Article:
# Hierarchical Clustering in Python

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We have provided an example of K-means clustering and now we will provide an example of Hierarchical Clustering. We will work with the famous `Iris Dataset`

.

import pandas as pd import numpy as np import matplotlib.pyplot as plt import seaborn as sns %matplotlib inline from sklearn import datasets iris = datasets.load_iris() df=pd.DataFrame(iris['data']) print(df.head())

```
0 1 2 3
0 5.1 3.5 1.4 0.2
1 4.9 3.0 1.4 0.2
2 4.7 3.2 1.3 0.2
3 4.6 3.1 1.5 0.2
4 5.0 3.6 1.4 0.2
```

Let’s see the number of targets that the Iris dataset has and their frequency:

np.unique(iris.target,return_counts=True)

`(array([0, 1, 2]), array([50, 50, 50], dtype=int64))`

As we can see there are three targets of 50 observations each. If we want to see the names of the target:

iris.target_names

`array(['setosa', 'versicolor', 'virginica'], dtype='<U10')`

## Data Preparation for Cluster Analysis

When we apply Cluster Analysis we need to scale our data. There are many different approaches like standardizing or normalizing the values etc. Also, we can `whiten`

the values which is a process of rescaling data to a standard deviation of 1:

\(x_{new} = x/std\_dev(x)\)

Let’s scaled the iris dataset.

# Import the whiten function from scipy.cluster.vq import whiten scaled_data = whiten(df.to_numpy())

Let’s check if the variance of every feature is close to 1 now:

pd.DataFrame(scaled_data).describe()

0 | 1 | 2 | 3 | |
---|---|---|---|---|

count | 150.000000 | 150.000000 | 150.000000 | 150.000000 |

mean | 7.080243 | 7.037882 | 2.135951 | 1.578709 |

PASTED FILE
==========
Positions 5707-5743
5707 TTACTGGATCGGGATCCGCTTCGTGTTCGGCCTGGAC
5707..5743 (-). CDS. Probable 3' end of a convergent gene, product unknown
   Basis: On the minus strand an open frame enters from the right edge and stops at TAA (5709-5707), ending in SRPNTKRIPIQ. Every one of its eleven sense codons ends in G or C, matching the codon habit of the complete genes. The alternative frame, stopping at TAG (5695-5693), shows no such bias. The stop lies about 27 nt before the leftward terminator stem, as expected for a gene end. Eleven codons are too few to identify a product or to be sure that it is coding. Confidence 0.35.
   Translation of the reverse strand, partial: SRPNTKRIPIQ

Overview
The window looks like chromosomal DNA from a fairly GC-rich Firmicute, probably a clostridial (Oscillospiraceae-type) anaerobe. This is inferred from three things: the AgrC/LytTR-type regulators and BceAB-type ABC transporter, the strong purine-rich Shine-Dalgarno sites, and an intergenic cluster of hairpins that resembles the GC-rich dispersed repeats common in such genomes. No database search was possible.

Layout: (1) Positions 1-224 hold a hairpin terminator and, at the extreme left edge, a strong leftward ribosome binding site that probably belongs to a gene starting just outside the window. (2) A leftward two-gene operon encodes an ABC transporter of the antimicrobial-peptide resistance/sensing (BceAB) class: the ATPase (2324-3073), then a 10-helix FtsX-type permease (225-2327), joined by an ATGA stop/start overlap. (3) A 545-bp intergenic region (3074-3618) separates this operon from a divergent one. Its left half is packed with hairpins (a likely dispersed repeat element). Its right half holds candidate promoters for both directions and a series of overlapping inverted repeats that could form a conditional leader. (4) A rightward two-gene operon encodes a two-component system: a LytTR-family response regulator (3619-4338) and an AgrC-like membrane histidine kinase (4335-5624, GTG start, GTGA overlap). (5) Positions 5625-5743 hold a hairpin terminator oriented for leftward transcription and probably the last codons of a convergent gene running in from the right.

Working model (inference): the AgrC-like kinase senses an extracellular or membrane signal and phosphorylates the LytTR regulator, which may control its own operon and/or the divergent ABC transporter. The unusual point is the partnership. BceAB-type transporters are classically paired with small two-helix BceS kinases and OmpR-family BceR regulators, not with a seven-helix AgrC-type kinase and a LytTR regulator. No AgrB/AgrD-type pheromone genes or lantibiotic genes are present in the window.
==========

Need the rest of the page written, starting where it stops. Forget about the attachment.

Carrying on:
std | 1.003350 | 1.003350 | 1.003350 | 1.003350 |

min | 5.210218 | 4.603935 | 0.568374 | 0.131632 |

25% | 6.179561 | 6.445509 | 0.909399 | 0.394897 |

50% | 7.027736 | 6.905903 | 2.472428 | 1.711218 |

75% | 7.754744 | 7.596493 | 2.898709 | 2.369379 |

max | 9.572262 | 10.128658 | 3.921782 | 3.290805 |

## Creat the Distance Matrix based on linkage

Look at the documentation of the `linkage` function to see the available methods and metrics.

# Import the fcluster and linkage functions from scipy.cluster.hierarchy import fcluster, linkage # Use the linkage() function distance_matrix = linkage(scaled_data, method = 'ward', metric = 'euclidean')

## How many Clusters – Introduction to dendrograms

Dendrograms help in showing progressions as clusters are merged. It is a branching diagram that demonstrates how each cluster is composed by branching out into its child nodes.

# Import the dendrogram function from scipy.cluster.hierarchy import dendrogram # Create a dendrogram dn = dendrogram(distance_matrix) # Display the dendogram plt.show()

From the dendrogram we can realize that a good candidate for the number of Clusters is 3 and that 2 clusters are closer (the red ones) compared to the green one.

## Run the Hierarchical Clustering

# Assign cluster labels df['cluster_labels'] = fcluster(distance_matrix, 3, criterion='maxclust')

**Notice that we can define clusters based on the linkage distance** by changing the criterion to `distance`

in the `fcluster`

function!

## **Hierarchical vs Actual for n_clusters=3**

df['target'] = iris.target fig, axes = plt.subplots(1, 2, figsize=(16,8)) axes[0].scatter(df[0], df[1], c=df['target']) axes[1].scatter(df[0], df[1], c=df['cluster_labels'], cmap=plt.cm.Set1) axes[0].set_title('Actual', fontsize=18) axes[1].set_title('Hierarchical', fontsize=18)

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